• Strategy
  • CFO.com | US

Leaping Layoffs, and Not Just on Wall St.

From H-P and tech to autos to newspapers, the jobs evaporate.

The financial services industry may be imploding and combining, with untold layoffs yet to come. But a number of companies seemingly far-removed from banking already have announced sizable layoffs this week.

The mounting number of unemployed hardly bodes well for the overall economy, which recently saw the nation’s unemployment rate climb to 6.1 percent.

Several companies announcing major job cuts operate in non-financial industries with their own troubles.

The work week started with a serious jolt, as computer and printer maker Hewlett-Packard said that it will eliminate 24,600 jobs, 7.5 percent of its work force, as its way of digesting the $13.9-billion August acquisition of Electronic Data Systems.

H-P’s job reductions may well portend a trend for consolidating companies, as a sinking economy and falling stock prices point the way to more mergers — and a greater emphasis on eliminating so-called redundant costs as a result.

Elsewhere in IT, Lattice Semiconductor Corp. announced that it would cut its work force by 125 employees. Not much compared to H-P’s 24,600, perhaps, but huge for a company of Lattice’s size, accounting for 14 percent of its total headcount.

In the auto-parts realm — all too close to the struggling U.S. automobile business — Federal-Mogul Corp. said it would reduce its global work force by about 4,000 positions, or eight percent. “We are taking actions in response to a downturn in regional markets and global industry outlook,” said Chief Executive Officer Jose Maria Alapont.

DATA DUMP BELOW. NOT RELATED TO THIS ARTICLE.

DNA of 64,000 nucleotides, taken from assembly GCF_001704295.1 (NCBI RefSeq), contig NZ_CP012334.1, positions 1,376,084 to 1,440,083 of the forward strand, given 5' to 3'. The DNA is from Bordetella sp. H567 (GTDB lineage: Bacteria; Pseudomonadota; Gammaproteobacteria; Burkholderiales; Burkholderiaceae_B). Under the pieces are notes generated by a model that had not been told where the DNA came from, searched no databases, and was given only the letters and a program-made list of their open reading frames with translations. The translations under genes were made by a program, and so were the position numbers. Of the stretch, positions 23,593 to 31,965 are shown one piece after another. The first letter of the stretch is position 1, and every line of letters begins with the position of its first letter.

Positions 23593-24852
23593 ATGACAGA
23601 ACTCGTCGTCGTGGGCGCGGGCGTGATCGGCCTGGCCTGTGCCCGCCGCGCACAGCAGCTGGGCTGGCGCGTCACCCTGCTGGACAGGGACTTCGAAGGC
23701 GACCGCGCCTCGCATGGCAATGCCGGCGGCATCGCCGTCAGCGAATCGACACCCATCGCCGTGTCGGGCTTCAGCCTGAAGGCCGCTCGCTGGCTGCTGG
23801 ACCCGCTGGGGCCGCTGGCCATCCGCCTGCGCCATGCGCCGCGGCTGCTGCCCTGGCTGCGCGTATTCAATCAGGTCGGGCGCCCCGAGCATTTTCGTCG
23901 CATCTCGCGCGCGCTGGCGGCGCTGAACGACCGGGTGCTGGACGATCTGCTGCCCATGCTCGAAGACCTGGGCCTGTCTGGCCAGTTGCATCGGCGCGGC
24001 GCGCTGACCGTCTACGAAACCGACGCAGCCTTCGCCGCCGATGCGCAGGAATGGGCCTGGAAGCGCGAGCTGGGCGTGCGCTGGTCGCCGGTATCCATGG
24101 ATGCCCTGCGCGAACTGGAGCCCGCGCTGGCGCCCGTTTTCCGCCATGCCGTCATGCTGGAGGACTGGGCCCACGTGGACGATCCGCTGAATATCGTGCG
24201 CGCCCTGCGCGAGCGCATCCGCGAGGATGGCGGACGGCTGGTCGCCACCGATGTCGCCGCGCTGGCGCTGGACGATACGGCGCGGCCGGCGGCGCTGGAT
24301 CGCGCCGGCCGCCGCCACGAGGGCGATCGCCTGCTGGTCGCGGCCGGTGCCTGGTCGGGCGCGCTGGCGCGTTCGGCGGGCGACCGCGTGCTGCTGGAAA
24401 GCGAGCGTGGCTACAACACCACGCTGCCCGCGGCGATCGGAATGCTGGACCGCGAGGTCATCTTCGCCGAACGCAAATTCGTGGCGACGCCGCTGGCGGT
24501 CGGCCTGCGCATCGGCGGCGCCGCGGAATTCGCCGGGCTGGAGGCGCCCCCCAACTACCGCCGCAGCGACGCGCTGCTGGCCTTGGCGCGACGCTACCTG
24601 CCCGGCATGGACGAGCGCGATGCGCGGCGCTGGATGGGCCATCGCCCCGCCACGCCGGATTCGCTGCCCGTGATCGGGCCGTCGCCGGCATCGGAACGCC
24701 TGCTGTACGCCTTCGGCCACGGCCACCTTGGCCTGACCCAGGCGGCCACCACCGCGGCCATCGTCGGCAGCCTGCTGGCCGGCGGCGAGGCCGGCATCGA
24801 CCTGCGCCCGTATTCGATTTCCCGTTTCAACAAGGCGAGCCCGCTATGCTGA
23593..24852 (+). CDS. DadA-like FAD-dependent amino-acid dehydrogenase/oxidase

Meanwhile, in newspaper publishing, McClatchy Co. said it would cut employment by about 10 percent, claiming about 1,150 full-time positions. The struggling media company cited the “difficult advertising downturn,” but added that roughly half the staff reductions are coming through voluntary programs and managed attrition.

McClatchy expects to achieve savings of $100 million over the next four quarters, excluding severance costs of about $20 million, from the reductions and other initiatives. “It is painful to announce these staff reductions, but the continued restructuring of our company is necessary given the relentless economic downturn and its impact on our business,” said Gary Pruitt, McClatchy’s chairman and CEO.

Last Friday, Alaska Airlines announced that it is reducing its work force by 9 to 10 percent as it slices passenger capacity by 8 percent, compared to a year ago. The cuts work out to 850 to 1,000 “operational” positions, including pilots, flight attendants, aircraft technicians, and reservations, customer service, and ramp agents.

“The one-two punch of record oil prices and a softening economy, on top of increased competition, has burdened Alaska Air Group with a $50 million loss on an adjusted basis for the first half of this year,” said Bill Ayer, chairman and CEO of Alaska Air Group, the parent company of Alaska Airlines and Horizon Air. “That demands decisive action to ensure the viability of our company.”

Not all of the jobs news is bad — depending on how you slice it. Barclays, in announcing that it would buy the investment banking and trading operations of Lehman Brothers, said that it would likely save up to 10,000 Lehman jobs among those that figure to be lost in the bankruptcy of the rest of the investment-banking giant.

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